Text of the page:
You can of course mix the new and the old. Many of us use email and the grandchildren are good at that. Make it a habit though and not just from time to time. It’s amazing the bond that will develop and what you discover about them. But children of all ages, even grown-ups, love getting letters. Hand-written letters in the post bring such joy in this age of texts and emails.

When Surrey-resident Jennifer travels she sends postcards to each grandchild from the places she has seen. They love it and I know a grandchild, now 30 years old, who still has every card her much travelled grandfather sent her. She keeps them in a flowered box and from time to time takes them out show to friends and family.

THE VISIT: SHORT OR LONG

Depending on their financial situation and the time available, many grandparents schedule a visit to the families whose homes are now in New Zealand, the United States, South Africa and other faraway places. Some may stay for a month or more to maximise the cost or if closer two weeks or so.

When Alex retired he and his wife decided they would spend three months in Perth, Australia where their daughter, her Australian husband and the two children lived. They bought a little house about a half- hour drive from the grandchildren, a boy now 8 and a girl age 6.

“To maximise the ability to be the traditional grandparent,” Alex says, “it is important to plan the time you will spend with them and the activities. We go down to the river and take the boat out and have morning tea. We all love swimming, we visit local museums. The boy is sports crazy. Every weekend we gather at the local Oval to watch all the kids play cricket.” During school holidays, Alex and Sheila would go to stay in their daughter’s house to help out. She is a working mother. “We are ‘in loco parentis’", says Alex.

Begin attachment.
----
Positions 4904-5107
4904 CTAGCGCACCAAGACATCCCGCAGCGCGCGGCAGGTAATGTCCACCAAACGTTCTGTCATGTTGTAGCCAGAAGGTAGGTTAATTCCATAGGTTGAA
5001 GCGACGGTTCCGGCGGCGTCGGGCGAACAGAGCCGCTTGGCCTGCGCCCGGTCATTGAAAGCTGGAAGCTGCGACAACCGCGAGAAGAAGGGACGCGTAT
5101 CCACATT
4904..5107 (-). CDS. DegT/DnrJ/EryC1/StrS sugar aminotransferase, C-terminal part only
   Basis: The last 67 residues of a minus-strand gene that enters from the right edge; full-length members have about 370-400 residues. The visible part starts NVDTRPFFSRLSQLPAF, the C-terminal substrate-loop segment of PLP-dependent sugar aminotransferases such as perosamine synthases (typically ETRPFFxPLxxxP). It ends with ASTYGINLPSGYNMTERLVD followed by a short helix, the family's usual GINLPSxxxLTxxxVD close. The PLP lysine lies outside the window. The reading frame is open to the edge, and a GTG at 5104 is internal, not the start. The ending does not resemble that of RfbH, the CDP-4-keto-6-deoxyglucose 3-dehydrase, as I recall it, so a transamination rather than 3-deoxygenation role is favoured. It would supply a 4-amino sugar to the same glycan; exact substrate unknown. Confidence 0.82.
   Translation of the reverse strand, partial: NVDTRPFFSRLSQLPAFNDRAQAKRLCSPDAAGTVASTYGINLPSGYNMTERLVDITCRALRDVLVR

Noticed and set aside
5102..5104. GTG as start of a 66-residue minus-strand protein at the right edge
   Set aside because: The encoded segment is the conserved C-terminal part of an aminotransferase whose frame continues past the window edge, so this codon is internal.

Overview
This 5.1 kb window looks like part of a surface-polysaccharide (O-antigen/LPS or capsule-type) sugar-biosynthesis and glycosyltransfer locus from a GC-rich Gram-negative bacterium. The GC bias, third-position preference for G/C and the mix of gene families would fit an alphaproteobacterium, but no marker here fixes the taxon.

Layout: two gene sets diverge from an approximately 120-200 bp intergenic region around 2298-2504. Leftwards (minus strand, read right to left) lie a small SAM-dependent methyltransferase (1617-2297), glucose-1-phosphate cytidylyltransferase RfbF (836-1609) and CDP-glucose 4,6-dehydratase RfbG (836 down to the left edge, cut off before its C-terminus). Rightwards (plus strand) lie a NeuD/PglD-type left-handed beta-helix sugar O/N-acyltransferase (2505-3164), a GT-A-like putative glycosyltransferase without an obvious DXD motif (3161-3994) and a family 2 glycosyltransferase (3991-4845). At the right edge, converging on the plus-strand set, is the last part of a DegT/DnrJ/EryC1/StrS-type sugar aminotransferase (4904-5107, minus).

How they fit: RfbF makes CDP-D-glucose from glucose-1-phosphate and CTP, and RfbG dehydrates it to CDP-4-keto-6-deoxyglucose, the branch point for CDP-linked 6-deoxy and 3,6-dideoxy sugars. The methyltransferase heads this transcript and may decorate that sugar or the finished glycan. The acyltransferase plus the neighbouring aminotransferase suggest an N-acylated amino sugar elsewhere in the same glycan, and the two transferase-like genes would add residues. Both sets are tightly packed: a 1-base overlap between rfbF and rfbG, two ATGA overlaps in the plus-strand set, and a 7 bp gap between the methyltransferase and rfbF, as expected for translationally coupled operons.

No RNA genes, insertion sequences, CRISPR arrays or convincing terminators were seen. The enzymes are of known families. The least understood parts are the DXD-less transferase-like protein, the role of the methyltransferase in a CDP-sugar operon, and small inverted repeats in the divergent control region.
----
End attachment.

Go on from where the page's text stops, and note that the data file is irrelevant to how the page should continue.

Alex is now widowed. He has sold the little house. He will go to Australia every other year; his daughter will come to England alternate years. In Australia he will stay with her for a few weeks and then stay with one or two of the many friends he had made.

The length of time you stay and where you stay is a critical factor for enjoyable visits. Julie, who goes to San Francisco for two to three weeks says, “The key is how close you are to the parents.” Julie is close to her daughter and gets along famously with her son- in- law, but she advises that when you stay with them: be tactful, don’t interfere in their lives and go and do things by yourself. And when the parents and children come to stay with her in London in her house, her key advice is to be relaxed, and to have as few rules as possible.

It may sound overwhelming, but Jennifer tells me about her friends in Scotland, who once a year rent a holiday house. All seven grandchildren, from toddler to teenager, come to stay without their parents for two weeks. Relationships are re-established and new friendships made. For the grandparents it’s a joy to be with all of them, and for the grandchildren the joyous opportunity to be loved and admired by Granny and Grandpa.

RESOURCES

Skype: On the internet go to www.skype.com. Click on the 'Use Skype' tab. Scroll to free video calls to find out more. With the free Skype software plus a webcam you can see your grandchildren while you talk and they can see you.

Previous articles in the series:

1. Grandparents do make a difference
2. When Grandparents are on duty
3. To Discipline or not
4. The long Distance Grandparent